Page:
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Proceedings of the Sixth Rhine Province Assembly. First Article. Debates on Freedom of the Press and Publication of the Proceedings of the Assembly of the Estates

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pp. 132-181

To the amazement of all writing and reading Germany the Preussische Staats-Zeitung one fine Berlin spring morning published its self-confession.46 Of course, it chose an elegant, diplomatic, not exactly amusing, form for its confession. It gave itself the appearance of wanting to hold up the mirror for its sisters to recognise themselves; ...

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The Question of Centralisation in Itself and with Regard to the Supplement to No. 137 of the Rheinische Zeitung

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pp. 182-183

The fate which a question of the time has in common with every question justified by its content, and therefore rational, is that the question and not the answer constitutes the main difficulty. True criticism, therefore, analyses the questions and not the answers. ...

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The Leading Article in No. 179 of the Kölnische Zeitung

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pp. 184-202

Up to now we have respected the Kölnische Zeitung, if not as the "organ of the Rhenish intelligentsia" at any rate as the Rhenish "information sheet"a We regarded above all its, "leading political articles" as a means, both wise and select, for making politics repugnant to the reader, ...

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The Philosophical Manifesto of the Historical School of Law

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pp. 203-210

It is commonly held that the historical school is a reaction against the frivolous spirit of the eighteenth century. The currency of this view is in inverse ratio to its truth. In fact, the eighteenth century had only one product, the essential character of which is frivolity, and this sole frivolous product is the historical school. ...

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Yet Another Word on Bruno Bauer und die Akademische Lehrfreiheit by Dr. O. F. Gruppe, Berlin, 1842

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pp. 211-214

If someone in Germany wanted to write a comedy of dilettantism, Herr Dr. O. F. Gruppe would be an indispensable character in it. Fate has equipped him with that iron tenacity which great men cannot do without, least of all the great men of dilettantism. ...

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Communism and the Augsburg Allgemeine Zeitung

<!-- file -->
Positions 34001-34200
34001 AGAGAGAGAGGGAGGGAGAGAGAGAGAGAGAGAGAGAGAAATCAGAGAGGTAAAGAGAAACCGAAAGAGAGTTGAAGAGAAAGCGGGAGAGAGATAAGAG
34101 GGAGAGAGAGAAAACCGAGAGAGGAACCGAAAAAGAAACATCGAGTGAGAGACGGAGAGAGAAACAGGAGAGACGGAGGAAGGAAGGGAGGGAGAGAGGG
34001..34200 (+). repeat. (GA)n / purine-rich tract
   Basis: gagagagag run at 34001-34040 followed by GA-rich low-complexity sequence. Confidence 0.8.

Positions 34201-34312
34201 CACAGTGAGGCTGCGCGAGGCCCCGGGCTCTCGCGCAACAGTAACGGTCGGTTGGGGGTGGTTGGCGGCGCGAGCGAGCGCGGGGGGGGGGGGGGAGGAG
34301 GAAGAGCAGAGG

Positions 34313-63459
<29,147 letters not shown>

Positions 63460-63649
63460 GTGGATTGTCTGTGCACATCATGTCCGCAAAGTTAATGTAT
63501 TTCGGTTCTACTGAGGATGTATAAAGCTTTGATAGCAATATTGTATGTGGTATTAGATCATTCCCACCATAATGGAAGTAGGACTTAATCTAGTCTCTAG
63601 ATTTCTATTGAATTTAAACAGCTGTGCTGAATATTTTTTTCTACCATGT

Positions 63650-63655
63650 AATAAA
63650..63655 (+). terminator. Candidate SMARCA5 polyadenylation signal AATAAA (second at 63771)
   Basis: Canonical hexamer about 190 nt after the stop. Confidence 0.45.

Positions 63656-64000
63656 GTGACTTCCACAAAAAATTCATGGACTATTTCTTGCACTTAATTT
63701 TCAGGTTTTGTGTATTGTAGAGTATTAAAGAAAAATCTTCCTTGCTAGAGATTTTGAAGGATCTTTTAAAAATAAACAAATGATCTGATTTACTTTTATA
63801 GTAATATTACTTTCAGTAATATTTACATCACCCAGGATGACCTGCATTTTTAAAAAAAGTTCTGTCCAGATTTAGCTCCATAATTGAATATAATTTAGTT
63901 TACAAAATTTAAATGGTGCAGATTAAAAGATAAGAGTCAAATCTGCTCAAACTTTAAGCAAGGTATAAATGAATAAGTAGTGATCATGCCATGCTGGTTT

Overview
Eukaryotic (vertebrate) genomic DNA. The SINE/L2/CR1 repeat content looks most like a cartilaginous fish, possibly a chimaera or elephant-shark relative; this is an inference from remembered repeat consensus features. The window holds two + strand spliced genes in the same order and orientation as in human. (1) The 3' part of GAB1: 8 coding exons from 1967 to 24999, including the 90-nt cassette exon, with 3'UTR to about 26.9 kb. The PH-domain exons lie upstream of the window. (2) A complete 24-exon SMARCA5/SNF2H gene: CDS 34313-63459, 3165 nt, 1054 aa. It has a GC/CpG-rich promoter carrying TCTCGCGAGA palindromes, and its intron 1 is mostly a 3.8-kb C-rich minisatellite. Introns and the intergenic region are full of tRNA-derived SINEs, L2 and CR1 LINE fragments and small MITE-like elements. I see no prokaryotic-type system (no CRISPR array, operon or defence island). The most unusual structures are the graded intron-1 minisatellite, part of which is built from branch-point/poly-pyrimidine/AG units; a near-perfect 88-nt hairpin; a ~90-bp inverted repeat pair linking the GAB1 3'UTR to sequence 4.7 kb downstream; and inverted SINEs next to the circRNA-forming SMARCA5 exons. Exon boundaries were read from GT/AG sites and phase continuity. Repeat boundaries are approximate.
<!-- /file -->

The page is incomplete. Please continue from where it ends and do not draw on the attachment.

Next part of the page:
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pp. 215-221

Cologne, October 15. No. 284 of the Augsburg newspaper has been so clumsy as to claim it has discovered that the Rheinische Zeitung is a Prussian woman Communist, true not a real Communist, but nevertheless one who in her imagination coquettes with communism and ogles it in a platonic fashion. ...

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Communism and the Augsburg Allgemeine Zeitung. Editorial Note

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pp. 222-223

Cologne, October 22. Following the reprint by the Rheinische Zeitung No. 292a of an article from the Mannheimer Abendzeitung "from Pfalz, October 12", which begins with the words: ...

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Proceedings of the Sixth Rhine Province Assembly. Third Article Debates on the Law on Thefts of Wood

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pp. 224-263

So far we have described two most important state acts of the Provincial Assembly, namely, its confusion over freedom of the press and its unfreedom in regard to the confusion.89 We have now come down to ground level. Before we proceed to the really earthly question in all its life-size, the question of the parcellation of landed property, ...

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In Connection with the Article " Failures of the Liberal Opposition in Hanover". Editorial Note

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pp. 264-265

Since the expression "liberal opposition" in the tide originated not with the author of the article in question, but with the editorial board, the latter takes this occasion to add something to explain this designation. ...

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Communal Reform and the Kölnische Zeitung

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pp. 266-273

Cologne, November 7. We have not considered it appropriate when discussing the question of the Communal Reform to take into account what has appeared on the subject in the provincial papers, and in particular in the Kölnische Zeitung. ...

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The Divorce Bill. Editorial Note

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pp. 274-276

The criticism of the Divorce Bill given here has been outlined from the standpoint of Rhenish jurisprudence just as the criticism published earlier (see the Supplement to No. 310 of the Rhein. Ztg.a) was based on the standpoint and practice of old Prussian jurisprudence. A third criticism remains to be made, a criticism from a pre-eminently general point of view, that of the philosophy of law. ...

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A Correspondent of the Kölnische Zeitung vs. the Rheinische Zeitung

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pp. 277-279

Cologne, November 16. The stoutest champion of the "separation of town and countryside" in the Kölnische Zeitung today again raises his rumbling voice, and today it is not the province but the Rheinische Zeitung which he selects for the honour of being the victim of his private intelligence and his private illusions. ...